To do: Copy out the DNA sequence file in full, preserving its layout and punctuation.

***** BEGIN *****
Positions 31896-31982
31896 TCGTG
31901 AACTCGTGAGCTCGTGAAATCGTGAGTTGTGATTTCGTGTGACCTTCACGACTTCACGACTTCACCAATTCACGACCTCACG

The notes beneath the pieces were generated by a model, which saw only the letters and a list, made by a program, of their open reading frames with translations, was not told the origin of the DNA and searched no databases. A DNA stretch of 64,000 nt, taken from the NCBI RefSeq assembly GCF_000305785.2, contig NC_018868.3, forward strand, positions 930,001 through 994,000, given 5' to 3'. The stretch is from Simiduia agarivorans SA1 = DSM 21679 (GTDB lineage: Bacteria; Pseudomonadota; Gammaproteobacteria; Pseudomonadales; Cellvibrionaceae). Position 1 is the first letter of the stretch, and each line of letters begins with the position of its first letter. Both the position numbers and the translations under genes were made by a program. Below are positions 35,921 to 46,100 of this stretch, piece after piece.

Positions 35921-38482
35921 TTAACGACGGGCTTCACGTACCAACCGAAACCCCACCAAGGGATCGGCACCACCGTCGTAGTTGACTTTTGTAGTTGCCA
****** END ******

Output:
Positions 31896-31982
31896 TCGTG
31901 AACTCGTGAGCTCGTGAAATCGTGAGTTGTGATTTCGTGTGACCTTCACGACTTCACGACTTCACCAATTCACGACCTCACG

The notes beneath the pieces were generated by a model, which saw only the letters and a list, made by a program, of their open reading frames with translations, was not told the origin of the DNA and searched no databases. A DNA stretch of 64,000 nt, taken from the NCBI RefSeq assembly GCF_000305785.2, contig NC_018868.3, forward strand, positions 930,001 through 994,000, given 5' to 3'. The stretch is from Simiduia agarivorans SA1 = DSM 21679 (GTDB lineage: Bacteria; Pseudomonadota; Gammaproteobacteria; Pseudomonadales; Cellvibrionaceae). Position 1 is the first letter of the stretch, and each line of letters begins with the position of its first letter. Both the position numbers and the translations under genes were made by a program. Below are positions 35,921 to 46,100 of this stretch, piece after piece.

Positions 35921-38482
35921 TTAACGACGGGCTTCACGTACCAACCGAAACCCCACCAAGGGATCGGCACCACCGTCGTAGTTGACTTTTGTAGTTGCCA